During the general discussion, a number of speakers outlined national efforts to reduce the impact of non-communicable diseases, including through prevention programmes and the elaboration of specific targets. Several delegates described the harmful use of alcohol, unhealthy diets and physical inactivity as some of the most severe development challenges of the twenty-first century, urging the use of science-based data to combat them.
The Council also took up a number of issues related to the empowerment of women — especially in the context of sustainable development — as well as the mainstreaming of a gender perspective into the United Nations work. Adopting a resolution on the latter without a vote, the Council urged the United Nations system to accelerate gender mainstreaming in its policies and programmes, including in support of the gender-responsive implementation of the 2030 Agenda.
In addition, it stressed the need for the Inter-Agency Network on Women and Gender Equality and other partners to take concrete actions to promote responsibility for the implementation of relevant performance indicators, calling on them, among other things, to implement the System-wide Action Plan on Gender Equality and the Empowerment of Women and launch related United Nations country team “scorecards” beginning in 2018.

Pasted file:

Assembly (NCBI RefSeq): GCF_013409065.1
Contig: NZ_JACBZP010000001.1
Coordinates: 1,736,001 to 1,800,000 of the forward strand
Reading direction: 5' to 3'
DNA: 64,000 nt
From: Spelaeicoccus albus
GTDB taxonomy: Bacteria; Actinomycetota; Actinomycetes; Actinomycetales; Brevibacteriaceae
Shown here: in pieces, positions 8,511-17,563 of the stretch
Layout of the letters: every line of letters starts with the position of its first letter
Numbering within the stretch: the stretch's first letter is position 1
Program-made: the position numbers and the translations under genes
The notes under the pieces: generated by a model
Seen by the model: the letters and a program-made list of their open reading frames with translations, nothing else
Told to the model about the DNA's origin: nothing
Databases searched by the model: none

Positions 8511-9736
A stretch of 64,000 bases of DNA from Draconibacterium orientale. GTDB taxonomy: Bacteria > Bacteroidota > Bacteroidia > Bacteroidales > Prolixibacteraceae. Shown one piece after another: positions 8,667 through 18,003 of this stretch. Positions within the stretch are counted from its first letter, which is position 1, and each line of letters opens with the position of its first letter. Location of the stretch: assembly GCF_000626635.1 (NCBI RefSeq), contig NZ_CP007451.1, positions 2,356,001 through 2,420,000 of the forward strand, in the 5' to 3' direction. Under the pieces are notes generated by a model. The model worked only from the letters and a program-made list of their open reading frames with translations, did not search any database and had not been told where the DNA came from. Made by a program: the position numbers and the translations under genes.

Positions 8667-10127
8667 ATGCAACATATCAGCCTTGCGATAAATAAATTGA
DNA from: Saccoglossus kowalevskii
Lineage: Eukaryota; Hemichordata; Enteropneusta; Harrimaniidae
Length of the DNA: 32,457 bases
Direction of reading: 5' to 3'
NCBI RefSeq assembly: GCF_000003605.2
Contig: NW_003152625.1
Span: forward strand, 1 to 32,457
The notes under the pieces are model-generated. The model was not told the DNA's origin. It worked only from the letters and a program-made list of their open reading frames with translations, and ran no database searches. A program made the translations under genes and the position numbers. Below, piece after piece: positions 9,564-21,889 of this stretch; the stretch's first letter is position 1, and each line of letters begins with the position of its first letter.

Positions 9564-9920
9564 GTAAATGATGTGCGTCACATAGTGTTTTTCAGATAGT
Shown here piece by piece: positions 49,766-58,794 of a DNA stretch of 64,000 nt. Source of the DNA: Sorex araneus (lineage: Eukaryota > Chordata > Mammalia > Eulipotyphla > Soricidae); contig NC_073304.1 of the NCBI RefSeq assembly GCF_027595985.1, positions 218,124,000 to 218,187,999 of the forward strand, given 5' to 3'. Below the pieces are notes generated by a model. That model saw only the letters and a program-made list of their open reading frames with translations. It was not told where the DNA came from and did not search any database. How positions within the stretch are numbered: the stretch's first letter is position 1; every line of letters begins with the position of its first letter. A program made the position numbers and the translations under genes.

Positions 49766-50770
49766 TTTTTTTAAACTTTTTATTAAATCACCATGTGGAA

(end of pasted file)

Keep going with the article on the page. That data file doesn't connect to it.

The Council also adopted, by a recorded vote of 22 in favour to 2 against (Australia, United States) with 17 abstentions, a draft resolution recommended to it by the Commission on the Status of Women titled “Situation of and assistance to Palestinian women”. By its terms, the Council demanded that Israel, the occupying Power, comply fully with the provisions and principles of the relevant rules, principles and instruments of international law to protect the rights of Palestinian women and their families. It also urged the international community to continue to give special attention to the promotion and protection of the human rights of Palestinian women and girls.
Acting without a vote, the Council adopted a decision forwarded to it by the Statistical Commission regarding the dates and provisional agenda of its upcoming session, to be held in 2018, as well as a decision submitted by the Commission on the Status of Women containing the provisional agenda for its next session.
Delivering statements today were representatives of Cuba, Mexico and the United States. An observer for the State of Palestine also spoke.
The Economic and Social Council will reconvene at 10 a.m. Thursday, 8 June, to continue its work.